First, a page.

Charges dropped against white New York woman who falsely accused Black man

Rodiano Bonacci
Febbraio 16, 2021

That's when matters escalated, as Amy quickly called the police and falsely claimed that Christian was threatening her, putting on an incredibly terrified, at times hysterical, voice - despite the fact that Christian was feet away from her. "Many others rushed to the wrong conclusion based on inadequate investigation, and for some, there may be legal consequences coming". Prosecutors said she also falsely accused the man of trying to assault her.

This file image made from May 25, 2020, video provided by Christian Cooper, shows Amy Cooper with her dog talking to Christian Cooper in Central Park in NY.

Illuzzi says Cooper entered the program and completed 5 sessions, and her therapist reported it was a "moving experience" for Cooper and she learned a lot.

Amy Cooper, who told the police dispatcher she was being threatened, faced up to a year in prison on a charge of making a false report.

The video of the encounter was viewed millions of times online and was seen as an example of the racial attitudes in New York City around the same time the death of George Floyd in Minneapolis sparked a national reckoning on police brutality and systemic racism.

Illuzzi-Orbon said that when officers arrived, Christian Cooper was gone and Amy Cooper admitted he hadn't tried to assault her. Illuzzi-Orbon said Amy Cooper's false claim could have led to a physical confrontation between police and Christian Cooper if they had gotten to him first.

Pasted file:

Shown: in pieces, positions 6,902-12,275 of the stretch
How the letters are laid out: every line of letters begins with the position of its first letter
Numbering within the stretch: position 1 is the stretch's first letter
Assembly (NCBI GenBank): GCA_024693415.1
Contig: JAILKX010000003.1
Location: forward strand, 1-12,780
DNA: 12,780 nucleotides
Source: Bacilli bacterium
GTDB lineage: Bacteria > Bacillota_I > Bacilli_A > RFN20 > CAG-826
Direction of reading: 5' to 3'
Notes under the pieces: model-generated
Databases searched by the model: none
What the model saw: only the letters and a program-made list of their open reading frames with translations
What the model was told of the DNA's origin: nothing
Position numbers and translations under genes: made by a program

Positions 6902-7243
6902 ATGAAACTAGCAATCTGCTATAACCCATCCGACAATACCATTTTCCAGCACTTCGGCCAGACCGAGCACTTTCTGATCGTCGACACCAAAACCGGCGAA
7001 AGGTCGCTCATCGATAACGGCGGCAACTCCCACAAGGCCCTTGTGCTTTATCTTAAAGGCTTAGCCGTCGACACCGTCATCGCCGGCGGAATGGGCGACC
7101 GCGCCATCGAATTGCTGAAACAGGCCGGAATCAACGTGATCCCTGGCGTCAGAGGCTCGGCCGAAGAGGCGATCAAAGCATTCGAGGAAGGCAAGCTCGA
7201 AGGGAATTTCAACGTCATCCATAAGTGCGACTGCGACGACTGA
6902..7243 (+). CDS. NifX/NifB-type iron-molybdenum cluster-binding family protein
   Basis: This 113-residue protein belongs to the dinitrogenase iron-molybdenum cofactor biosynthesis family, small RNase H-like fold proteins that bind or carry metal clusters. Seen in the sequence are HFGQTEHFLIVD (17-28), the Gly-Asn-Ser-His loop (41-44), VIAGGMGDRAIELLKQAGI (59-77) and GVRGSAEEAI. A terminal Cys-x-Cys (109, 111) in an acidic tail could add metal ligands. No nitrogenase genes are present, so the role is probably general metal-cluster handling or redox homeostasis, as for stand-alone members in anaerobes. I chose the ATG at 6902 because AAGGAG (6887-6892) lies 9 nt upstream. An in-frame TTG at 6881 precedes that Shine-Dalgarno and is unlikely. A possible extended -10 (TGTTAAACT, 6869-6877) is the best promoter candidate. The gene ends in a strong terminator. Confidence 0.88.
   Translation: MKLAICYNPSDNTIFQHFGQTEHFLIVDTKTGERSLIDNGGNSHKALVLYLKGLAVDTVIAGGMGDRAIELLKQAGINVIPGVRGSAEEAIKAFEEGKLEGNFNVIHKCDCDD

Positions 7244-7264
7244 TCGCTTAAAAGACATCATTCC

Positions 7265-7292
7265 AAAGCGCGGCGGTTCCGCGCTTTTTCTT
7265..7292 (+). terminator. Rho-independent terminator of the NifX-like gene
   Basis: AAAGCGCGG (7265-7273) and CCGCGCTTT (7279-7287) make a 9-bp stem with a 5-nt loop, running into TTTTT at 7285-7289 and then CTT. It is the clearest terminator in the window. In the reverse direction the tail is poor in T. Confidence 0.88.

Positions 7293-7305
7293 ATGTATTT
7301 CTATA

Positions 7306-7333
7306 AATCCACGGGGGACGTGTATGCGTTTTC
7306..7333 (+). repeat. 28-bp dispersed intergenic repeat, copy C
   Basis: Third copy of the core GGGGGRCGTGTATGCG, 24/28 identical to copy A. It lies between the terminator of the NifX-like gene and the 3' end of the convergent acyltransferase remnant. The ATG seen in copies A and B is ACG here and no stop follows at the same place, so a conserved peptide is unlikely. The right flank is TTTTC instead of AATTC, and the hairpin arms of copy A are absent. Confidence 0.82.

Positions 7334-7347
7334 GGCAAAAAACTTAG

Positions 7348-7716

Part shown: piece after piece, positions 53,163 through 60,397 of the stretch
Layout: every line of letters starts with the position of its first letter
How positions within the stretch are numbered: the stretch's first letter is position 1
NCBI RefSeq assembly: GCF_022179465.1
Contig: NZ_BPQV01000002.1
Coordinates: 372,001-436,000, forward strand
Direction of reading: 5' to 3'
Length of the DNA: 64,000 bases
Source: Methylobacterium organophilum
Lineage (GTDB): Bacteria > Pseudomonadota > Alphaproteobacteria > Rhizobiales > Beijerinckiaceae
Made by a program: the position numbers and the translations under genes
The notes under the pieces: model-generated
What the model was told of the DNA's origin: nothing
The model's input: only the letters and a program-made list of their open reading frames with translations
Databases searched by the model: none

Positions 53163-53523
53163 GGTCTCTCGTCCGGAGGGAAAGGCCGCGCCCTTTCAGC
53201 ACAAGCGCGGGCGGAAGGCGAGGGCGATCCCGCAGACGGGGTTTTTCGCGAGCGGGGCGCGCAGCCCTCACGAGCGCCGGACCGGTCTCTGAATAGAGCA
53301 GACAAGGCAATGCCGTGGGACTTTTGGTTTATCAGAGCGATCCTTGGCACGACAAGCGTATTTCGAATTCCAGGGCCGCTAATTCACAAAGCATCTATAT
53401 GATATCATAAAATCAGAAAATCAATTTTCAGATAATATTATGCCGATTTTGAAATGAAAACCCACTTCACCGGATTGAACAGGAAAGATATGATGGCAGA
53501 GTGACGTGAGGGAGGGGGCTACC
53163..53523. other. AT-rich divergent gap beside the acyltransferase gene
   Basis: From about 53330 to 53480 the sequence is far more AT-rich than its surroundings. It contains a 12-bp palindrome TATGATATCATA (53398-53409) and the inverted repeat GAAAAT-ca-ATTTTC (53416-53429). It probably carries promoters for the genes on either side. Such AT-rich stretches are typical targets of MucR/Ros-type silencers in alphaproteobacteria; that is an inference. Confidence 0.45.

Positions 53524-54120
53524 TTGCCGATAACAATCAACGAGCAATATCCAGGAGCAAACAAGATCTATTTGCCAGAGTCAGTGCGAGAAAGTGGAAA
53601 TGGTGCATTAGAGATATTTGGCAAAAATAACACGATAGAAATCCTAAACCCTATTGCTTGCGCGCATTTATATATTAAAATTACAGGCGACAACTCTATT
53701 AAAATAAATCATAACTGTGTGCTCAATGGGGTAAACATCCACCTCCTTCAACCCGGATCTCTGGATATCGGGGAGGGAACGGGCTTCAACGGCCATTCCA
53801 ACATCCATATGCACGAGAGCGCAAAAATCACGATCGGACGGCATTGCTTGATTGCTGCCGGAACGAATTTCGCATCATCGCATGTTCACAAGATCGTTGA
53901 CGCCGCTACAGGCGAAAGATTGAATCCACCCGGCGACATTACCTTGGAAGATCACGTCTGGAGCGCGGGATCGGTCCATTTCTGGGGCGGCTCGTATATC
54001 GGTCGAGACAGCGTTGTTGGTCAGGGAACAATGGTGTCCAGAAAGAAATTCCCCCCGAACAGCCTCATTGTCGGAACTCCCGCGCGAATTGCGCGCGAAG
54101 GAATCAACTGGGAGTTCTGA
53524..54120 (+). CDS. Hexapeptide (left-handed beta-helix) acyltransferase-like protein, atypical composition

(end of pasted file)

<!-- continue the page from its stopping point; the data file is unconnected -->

"The simple principle is: One can not use the police to threaten another and, in this case, in a racially offensive and charged manner", Illuzzi-Orbon said.

Amy was sacked from her job at an investment firm in Manhattan and became one of the faces of a series of incidents in which white women across America were seen to be abusing their privileges to report black or minority people for crimes they didn't commit.

Eliza Orlins, a public defender who is running to replace Manhattan District Attorney Cyrus Vance Jr., tweeted: "This isn't surprising".

Cooper, who was sacked from her job at the investment firm Franklin Templeton, also issued an apology through a public relations firm past year, explaining that she had misjudged Christian Cooper's intentions that day at the park.

When a defiant Amy refused to leash her dog, he began to film her, later asking the dog to "come" so that he could put the leash on himself.

Amy Cooper also warned him she would summon police unless he stopped recording.

'I am far more outraged by the US Congress, which continues to deny the mostly Black and brown people of the District of Columbia statehood and the representation every American deserves, than by anything Amy Cooper did.

Amy Cooper's 911 call inspired NY lawmakers to pass a law making it easier to sue a person who calls police on someone "without reason" due to their background, including race and national origin. San Francisco lawmakers passed a similar law. Details of the offer were not made public until Tuesday.

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